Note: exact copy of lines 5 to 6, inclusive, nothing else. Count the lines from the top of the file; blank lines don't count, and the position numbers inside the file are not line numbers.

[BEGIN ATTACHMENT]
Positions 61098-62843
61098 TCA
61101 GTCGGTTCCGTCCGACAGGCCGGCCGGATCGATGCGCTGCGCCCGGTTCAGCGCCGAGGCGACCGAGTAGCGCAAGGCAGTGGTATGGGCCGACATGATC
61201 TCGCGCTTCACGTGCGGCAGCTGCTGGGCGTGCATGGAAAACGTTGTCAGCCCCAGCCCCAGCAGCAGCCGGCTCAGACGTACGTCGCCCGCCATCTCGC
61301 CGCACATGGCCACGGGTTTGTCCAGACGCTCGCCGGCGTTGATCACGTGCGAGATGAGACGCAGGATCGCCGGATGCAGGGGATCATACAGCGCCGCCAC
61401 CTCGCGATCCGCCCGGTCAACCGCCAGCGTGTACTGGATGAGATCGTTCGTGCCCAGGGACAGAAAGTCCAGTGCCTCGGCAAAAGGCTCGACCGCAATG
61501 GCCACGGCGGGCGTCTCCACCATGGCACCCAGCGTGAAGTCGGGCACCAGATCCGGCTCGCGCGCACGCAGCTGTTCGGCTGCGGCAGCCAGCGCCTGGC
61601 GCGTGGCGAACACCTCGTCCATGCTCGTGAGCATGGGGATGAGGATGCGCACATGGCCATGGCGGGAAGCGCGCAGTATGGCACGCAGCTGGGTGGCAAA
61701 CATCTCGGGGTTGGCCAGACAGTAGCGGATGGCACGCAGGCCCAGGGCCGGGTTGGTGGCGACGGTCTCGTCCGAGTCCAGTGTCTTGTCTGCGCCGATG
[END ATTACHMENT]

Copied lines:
61301 CGCACATGGCCACGGGTTTGTCCAGACGCTCGCCGGCGTTGATCACGTGCGAGATGAGACGCAGGATCGCCGGATGCAGGGGATCATACAGCGCCGCCAC
61401 CTCGCGATCCGCCCGGTCAACCGCCAGCGTGTACTGGATGAGATCGTTCGTGCCCAGGGACAGAAAGTCCAGTGCCTCGGCAAAAGGCTCGACCGCAATG